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CCOVI research vineyards to tackle climate change challenges

Grapevines have been planted in two new CCOVI research vineyards for a clone and rootstock evaluation program. (Photo courtesy of Brock University)

Brock University’s Cool Climate Oenology and Viticulture Institute (CCOVI) is looking to aid Canada’s grape growers and wineries with the help of two new research vineyards.

CCOVI partnered with two commercial grape growers to plant the St. Catharines and Niagara-on-the-Lake vineyards that will be used for a clone and rootstock evaluation program of the main VQA grapevine varieties in Ontario.

Jim Willwerth, CCOVI Senior Scientist, said the program takes a proactive approach that will help the industry grow and adapt to challenges expected with climate change.

“We are looking at cold hardiness, fruit composition, wine quality and general vine performance, so that the industry knows the best combinations to use for our core grape varieties,” said Willwerth.

One vineyard was planted on a heavier clay soil and the other on a sandy soil to represent different vineyard conditions found in Ontario. There are different varieties of vines in each with multiple clone and rootstock combinations.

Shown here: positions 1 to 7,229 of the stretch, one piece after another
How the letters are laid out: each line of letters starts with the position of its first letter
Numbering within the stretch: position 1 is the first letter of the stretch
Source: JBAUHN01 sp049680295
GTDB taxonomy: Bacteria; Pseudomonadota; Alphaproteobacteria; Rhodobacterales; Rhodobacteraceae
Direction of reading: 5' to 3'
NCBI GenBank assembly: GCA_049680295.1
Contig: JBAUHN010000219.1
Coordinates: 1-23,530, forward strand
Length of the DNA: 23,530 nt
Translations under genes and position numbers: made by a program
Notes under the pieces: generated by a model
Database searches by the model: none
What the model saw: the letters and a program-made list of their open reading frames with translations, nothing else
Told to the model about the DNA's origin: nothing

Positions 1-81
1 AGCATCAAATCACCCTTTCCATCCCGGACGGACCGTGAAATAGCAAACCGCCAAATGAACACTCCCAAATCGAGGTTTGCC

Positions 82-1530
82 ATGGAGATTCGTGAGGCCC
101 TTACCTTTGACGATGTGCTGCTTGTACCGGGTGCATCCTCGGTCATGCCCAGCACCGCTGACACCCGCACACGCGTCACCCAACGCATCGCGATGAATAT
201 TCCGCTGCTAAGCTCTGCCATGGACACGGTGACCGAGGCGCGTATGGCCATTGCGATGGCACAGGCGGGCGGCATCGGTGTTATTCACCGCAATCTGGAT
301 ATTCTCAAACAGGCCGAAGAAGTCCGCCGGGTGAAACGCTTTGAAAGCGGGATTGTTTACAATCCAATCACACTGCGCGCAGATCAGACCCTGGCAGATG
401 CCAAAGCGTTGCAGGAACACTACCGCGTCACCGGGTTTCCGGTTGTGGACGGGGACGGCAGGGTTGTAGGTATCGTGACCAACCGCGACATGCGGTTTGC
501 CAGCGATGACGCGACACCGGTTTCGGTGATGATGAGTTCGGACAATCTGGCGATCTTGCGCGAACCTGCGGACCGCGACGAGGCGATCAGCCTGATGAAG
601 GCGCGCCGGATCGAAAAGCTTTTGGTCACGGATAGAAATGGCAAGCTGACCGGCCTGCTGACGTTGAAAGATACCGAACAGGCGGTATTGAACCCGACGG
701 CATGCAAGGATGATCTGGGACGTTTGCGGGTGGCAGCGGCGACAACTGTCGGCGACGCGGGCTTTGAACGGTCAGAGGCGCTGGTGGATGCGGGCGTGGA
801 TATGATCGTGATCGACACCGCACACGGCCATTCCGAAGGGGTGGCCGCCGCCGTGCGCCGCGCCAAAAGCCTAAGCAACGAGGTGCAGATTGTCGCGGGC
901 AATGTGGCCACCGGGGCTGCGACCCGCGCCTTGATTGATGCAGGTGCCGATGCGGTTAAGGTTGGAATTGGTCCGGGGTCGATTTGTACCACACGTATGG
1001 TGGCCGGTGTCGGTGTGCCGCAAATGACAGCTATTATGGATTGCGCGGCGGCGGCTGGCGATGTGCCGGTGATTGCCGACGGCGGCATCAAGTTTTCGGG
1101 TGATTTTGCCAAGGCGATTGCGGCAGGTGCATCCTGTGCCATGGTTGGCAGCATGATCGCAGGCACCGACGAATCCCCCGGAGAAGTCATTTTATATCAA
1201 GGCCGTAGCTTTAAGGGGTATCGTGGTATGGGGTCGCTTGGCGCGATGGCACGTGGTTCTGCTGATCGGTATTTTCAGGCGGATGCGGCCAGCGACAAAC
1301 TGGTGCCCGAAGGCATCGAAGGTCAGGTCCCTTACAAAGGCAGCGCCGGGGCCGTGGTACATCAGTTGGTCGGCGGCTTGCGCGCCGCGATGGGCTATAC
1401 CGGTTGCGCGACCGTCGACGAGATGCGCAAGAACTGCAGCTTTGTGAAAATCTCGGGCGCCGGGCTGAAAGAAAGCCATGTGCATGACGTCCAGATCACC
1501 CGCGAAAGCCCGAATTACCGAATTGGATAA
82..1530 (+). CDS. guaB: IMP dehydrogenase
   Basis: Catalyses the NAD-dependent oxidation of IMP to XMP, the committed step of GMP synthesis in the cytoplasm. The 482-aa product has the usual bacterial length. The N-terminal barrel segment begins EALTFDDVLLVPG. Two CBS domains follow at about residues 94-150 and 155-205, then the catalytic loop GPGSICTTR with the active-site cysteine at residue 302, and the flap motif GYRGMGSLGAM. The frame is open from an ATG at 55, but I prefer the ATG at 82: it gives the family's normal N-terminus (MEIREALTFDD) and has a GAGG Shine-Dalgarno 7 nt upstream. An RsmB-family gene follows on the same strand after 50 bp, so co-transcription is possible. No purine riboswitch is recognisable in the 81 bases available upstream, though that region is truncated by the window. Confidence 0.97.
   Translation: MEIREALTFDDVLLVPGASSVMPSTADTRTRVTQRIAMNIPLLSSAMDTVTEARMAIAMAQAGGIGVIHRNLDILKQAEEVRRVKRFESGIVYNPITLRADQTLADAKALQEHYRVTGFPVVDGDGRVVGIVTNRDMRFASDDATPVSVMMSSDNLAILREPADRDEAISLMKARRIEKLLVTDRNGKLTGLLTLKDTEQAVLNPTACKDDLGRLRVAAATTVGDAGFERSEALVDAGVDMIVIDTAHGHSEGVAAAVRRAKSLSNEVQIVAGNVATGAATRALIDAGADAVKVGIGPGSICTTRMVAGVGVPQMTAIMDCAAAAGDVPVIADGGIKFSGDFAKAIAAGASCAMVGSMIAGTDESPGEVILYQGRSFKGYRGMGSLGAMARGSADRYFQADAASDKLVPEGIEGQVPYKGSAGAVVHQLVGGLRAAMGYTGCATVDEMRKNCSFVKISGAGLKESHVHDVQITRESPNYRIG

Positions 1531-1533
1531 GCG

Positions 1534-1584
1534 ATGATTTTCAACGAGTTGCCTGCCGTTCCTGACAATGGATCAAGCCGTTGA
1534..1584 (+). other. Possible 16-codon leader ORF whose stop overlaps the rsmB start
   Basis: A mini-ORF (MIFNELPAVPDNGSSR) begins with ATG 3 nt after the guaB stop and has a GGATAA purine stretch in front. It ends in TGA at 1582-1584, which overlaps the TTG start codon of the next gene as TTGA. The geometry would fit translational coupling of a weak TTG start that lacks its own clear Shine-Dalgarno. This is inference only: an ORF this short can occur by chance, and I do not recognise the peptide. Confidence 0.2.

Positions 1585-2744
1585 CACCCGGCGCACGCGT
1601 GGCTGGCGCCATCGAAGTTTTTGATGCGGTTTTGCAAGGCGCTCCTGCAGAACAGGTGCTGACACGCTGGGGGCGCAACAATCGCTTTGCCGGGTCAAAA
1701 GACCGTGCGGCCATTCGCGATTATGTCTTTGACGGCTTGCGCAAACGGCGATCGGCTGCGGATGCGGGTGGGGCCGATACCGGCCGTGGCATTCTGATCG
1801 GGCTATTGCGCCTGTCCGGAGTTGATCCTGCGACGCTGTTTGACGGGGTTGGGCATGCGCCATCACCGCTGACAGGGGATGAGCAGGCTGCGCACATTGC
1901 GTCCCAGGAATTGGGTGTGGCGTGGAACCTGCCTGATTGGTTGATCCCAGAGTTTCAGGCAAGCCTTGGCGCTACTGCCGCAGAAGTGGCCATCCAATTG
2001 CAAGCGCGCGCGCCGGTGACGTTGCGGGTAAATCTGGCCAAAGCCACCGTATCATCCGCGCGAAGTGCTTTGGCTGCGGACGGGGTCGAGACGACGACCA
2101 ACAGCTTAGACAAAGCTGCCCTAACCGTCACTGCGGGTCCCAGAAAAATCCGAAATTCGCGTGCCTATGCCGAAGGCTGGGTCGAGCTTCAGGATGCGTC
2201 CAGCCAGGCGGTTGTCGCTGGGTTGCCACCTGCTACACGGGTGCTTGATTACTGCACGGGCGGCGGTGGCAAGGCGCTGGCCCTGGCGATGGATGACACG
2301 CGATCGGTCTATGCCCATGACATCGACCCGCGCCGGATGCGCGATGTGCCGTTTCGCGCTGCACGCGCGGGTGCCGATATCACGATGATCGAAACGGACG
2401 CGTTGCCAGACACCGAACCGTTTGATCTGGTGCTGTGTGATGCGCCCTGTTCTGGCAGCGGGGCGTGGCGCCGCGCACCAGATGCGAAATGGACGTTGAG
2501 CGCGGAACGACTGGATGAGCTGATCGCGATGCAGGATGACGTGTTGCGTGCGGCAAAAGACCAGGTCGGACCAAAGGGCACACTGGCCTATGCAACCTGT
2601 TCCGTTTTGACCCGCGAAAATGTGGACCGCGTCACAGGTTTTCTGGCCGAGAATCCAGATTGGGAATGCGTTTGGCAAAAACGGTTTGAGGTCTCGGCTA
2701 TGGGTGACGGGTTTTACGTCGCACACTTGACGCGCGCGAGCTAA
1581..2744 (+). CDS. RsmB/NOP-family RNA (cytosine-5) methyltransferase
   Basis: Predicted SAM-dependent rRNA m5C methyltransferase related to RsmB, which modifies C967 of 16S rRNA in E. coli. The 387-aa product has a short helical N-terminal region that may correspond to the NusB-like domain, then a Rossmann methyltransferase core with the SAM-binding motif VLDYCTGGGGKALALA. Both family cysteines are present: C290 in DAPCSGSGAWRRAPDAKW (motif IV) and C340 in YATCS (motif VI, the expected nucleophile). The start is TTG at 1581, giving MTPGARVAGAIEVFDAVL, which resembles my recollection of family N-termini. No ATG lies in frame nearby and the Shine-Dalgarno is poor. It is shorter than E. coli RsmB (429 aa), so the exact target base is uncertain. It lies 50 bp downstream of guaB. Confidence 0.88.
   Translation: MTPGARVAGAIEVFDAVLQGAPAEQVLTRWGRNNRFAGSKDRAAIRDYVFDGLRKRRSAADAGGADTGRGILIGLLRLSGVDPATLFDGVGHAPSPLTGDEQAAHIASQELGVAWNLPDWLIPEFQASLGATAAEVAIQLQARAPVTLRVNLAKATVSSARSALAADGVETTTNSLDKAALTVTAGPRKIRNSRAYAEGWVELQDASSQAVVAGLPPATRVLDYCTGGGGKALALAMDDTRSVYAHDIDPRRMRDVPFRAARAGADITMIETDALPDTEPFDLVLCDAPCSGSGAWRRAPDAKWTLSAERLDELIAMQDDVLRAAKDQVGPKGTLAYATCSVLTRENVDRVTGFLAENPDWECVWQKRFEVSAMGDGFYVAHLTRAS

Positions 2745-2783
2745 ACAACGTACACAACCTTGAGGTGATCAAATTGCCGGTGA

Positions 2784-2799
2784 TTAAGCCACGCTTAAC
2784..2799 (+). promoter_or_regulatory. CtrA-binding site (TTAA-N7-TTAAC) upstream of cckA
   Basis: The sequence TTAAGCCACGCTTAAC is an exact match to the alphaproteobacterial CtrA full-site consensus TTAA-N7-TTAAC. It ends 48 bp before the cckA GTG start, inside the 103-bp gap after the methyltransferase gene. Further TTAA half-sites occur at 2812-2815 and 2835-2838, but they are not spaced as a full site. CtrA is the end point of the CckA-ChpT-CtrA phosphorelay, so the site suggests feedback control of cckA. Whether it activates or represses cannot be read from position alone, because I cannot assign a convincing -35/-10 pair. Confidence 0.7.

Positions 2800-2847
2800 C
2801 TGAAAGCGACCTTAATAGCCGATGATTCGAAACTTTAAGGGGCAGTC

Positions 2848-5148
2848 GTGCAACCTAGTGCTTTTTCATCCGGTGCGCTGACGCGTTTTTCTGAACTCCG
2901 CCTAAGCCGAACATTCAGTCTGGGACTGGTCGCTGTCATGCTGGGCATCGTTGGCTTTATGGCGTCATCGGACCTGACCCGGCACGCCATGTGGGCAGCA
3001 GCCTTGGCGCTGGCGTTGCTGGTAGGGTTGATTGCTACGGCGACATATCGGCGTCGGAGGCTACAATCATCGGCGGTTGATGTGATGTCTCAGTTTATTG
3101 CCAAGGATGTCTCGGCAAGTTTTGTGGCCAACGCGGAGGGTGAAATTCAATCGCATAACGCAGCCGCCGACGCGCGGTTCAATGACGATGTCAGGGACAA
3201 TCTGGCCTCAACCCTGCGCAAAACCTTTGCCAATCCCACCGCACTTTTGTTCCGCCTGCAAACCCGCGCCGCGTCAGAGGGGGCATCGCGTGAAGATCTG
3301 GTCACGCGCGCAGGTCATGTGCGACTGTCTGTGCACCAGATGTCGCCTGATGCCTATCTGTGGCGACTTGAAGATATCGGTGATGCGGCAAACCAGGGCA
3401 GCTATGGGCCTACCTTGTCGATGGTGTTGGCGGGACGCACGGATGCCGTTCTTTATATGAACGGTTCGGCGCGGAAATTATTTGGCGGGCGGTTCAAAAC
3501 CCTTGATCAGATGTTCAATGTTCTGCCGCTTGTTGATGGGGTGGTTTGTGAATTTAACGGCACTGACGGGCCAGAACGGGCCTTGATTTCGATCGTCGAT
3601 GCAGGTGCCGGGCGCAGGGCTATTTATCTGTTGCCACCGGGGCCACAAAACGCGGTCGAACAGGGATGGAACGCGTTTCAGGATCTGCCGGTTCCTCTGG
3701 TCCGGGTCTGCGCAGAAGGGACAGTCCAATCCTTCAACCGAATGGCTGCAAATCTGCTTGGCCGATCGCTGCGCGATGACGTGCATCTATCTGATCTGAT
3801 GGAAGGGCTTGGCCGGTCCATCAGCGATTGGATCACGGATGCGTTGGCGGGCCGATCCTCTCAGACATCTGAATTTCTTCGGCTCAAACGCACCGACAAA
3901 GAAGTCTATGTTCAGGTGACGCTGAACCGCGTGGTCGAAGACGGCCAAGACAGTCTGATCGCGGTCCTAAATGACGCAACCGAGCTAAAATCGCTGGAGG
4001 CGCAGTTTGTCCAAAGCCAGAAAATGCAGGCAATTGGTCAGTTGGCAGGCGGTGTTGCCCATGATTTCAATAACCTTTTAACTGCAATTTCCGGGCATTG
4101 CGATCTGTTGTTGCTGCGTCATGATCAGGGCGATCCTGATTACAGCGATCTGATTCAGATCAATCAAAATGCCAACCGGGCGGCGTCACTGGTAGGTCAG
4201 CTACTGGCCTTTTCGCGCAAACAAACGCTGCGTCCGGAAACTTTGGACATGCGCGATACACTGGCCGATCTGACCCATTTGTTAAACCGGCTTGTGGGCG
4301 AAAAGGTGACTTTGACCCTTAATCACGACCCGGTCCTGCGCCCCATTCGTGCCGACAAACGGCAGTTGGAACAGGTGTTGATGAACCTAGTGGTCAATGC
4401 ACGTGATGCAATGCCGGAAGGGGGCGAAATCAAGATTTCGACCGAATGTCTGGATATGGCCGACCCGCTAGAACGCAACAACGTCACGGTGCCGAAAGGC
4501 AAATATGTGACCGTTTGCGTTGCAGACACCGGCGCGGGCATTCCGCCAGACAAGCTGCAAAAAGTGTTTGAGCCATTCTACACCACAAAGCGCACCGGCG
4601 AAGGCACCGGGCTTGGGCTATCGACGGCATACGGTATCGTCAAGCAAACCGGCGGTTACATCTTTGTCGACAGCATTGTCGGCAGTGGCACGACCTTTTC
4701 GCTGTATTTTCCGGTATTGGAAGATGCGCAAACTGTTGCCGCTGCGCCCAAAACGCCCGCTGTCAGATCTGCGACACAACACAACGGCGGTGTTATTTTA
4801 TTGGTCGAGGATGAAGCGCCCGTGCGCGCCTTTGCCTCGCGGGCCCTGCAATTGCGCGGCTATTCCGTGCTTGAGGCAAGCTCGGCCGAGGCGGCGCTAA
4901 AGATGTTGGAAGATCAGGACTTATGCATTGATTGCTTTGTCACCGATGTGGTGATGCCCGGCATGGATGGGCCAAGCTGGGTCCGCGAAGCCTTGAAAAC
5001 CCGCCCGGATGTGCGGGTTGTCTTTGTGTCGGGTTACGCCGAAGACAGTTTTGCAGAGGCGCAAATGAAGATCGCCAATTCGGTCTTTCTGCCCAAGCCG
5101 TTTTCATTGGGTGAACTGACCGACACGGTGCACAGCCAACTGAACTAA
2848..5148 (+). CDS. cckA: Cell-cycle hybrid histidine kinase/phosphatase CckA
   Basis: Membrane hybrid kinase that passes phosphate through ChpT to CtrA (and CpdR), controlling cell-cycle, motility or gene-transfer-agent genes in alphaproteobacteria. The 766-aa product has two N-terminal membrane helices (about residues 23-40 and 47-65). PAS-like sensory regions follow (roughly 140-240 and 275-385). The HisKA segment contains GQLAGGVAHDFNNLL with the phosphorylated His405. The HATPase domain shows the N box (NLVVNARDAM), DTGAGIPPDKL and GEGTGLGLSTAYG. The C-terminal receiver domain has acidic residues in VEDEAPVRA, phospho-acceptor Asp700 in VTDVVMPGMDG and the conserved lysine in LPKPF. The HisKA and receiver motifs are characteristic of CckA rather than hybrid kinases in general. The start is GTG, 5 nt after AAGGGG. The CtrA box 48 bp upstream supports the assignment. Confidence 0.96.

Planting and management of the research vineyards was funded through the NSERC Collaborate Research and Development grant program in partnership with Ontario Grape and Wine Research Inc.

“The funding and support from both government and industry for this research allows us to address timely, industry-driven research questions that will help ensure the continued growth and sustainability of the Canadian grape and wine industry,” said Debbie Inglis, Director of CCOVI and program lead. “The industry, at this time, is interested in evaluating clean plant material and looking at what combinations do the best under our conditions.”

This article was adapted with permission from This link will take you to another Web site Brock University.